Chiroweb.com, for example, has been doing essentially the same thing, namely letting you have your own domain hosted as a subsite on a root site, which is at the same time accessible through your won domain. Page composition (CMS front end), on the other hand, is, as expected, restricted by the service, so there is limited freedom and scope for manoeuvre, development, and extension. This can nonetheless be circumvented by changing hosts and installing an alternative (temporary site mirror) manually. It should be possible with WordPress.org, but probably not with Chiroweb, whose templates are proprietary/licensed (example below).

Davie Chiropractic

That’s my relative in Florida!

The ‘New Netscape’? Anything Like the ‘New Digg’?

The Digg front page

DIGG is changing. It potentially transforms itself for the better, but there are residual side effects. There will no longer be a tiered set of users. Top Diggers, including myself as a former active Digger, largely resent the new move.

To those unaware of these recent sizzling developments I’m referring to, Digg’s algorithm is being modified to be less (or more) democratic, essentially by weighting user’s votes as though they are not necessarily equal. It could bring about improvements, but it also raises many questions, affects morale, and lowers aspirations among new and senior contributers alike.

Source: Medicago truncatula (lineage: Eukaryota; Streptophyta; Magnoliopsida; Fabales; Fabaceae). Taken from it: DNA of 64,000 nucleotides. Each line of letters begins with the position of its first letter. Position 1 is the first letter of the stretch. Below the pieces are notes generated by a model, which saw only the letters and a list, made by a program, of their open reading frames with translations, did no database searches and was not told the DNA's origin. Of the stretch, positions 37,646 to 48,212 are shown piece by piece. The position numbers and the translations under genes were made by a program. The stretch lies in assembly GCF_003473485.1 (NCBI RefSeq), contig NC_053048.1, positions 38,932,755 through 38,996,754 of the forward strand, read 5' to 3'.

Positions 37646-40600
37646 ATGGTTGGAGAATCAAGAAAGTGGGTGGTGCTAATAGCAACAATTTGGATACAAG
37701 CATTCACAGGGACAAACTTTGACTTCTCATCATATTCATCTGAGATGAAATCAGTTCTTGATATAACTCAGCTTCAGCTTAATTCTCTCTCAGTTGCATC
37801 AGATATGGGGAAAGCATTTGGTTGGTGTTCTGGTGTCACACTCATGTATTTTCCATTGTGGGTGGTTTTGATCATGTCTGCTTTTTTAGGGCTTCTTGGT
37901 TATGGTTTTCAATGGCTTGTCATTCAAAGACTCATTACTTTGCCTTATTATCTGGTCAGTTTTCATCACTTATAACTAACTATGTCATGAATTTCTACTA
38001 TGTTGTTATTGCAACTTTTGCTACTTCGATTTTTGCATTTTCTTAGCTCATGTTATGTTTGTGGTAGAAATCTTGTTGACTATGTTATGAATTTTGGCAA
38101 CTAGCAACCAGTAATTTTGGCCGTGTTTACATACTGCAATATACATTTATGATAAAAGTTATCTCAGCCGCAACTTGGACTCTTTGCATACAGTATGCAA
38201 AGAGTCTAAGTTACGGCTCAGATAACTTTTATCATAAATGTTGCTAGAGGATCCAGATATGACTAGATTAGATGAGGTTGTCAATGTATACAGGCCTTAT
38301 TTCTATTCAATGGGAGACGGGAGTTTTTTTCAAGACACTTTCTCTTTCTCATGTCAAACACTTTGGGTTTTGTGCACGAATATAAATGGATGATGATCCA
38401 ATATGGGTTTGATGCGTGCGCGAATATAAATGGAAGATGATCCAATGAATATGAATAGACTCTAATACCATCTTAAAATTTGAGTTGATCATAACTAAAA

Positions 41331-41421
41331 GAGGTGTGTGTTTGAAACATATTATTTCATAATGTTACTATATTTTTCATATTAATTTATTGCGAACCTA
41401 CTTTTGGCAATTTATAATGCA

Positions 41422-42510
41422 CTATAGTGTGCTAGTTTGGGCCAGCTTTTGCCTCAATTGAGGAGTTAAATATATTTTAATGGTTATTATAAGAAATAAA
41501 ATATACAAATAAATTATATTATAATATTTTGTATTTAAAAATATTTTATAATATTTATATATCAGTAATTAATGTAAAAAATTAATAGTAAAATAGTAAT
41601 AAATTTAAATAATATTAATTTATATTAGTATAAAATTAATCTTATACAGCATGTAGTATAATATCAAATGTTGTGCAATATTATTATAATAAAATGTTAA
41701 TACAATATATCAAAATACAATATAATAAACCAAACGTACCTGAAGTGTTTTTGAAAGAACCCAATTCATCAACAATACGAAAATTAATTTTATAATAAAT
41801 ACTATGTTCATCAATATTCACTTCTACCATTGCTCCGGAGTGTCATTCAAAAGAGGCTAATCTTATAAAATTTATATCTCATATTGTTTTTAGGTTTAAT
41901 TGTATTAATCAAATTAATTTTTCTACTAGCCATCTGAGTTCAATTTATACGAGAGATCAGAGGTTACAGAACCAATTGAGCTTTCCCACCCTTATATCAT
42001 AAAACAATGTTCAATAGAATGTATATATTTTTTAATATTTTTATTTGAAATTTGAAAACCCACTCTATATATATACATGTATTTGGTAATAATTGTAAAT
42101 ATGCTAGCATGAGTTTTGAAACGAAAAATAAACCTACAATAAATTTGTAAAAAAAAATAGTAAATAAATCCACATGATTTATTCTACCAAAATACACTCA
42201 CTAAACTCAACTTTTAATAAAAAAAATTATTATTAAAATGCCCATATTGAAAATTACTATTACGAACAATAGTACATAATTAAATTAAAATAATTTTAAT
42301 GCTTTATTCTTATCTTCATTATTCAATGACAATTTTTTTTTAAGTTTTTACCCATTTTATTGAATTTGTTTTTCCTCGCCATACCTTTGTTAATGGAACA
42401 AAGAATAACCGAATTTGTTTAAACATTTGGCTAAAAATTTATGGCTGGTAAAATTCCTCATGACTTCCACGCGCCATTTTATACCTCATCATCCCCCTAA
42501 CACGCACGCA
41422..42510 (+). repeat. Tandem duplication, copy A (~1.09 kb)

More latterly, several Digg contributers have been trying to assassin the character of Netscape, suggesting that the idea of removing avatars in protest came from Netscape or some shills it had recruited. It didn’t (see quotes below).

There are some Digg contributers who seek to blame Netscape for all the in-house trouble. But the removal of avatars, whose progress I followed from early stages, appears to have begun from the top and gone downwards with folks like DigitalGopher, P9, and George W. I didn’t realise what it was all about the first time I spotted the pattern. I thought top users were being banned or stripped of their identity. There are intersting discussion about the impact of the change.

Here’s another thought I had: if top diggers lose power and are then perceived as ordinary, that will a considerable turn-off, which is sure to stop them from participating much, let alone ‘game the system’, as Kevin Ross called it (impulsive accusation perhaps).

So what should we now expect from top contributers? Just a submission here and there to keep up appearance and be part of the scene (presence), not ‘becoming the next Albert Pacino (top all-time contributer)’, who long ago decided to hang up the towel.

Lastly, here is are some bits from an interview with the top Digger, who quit abruptly.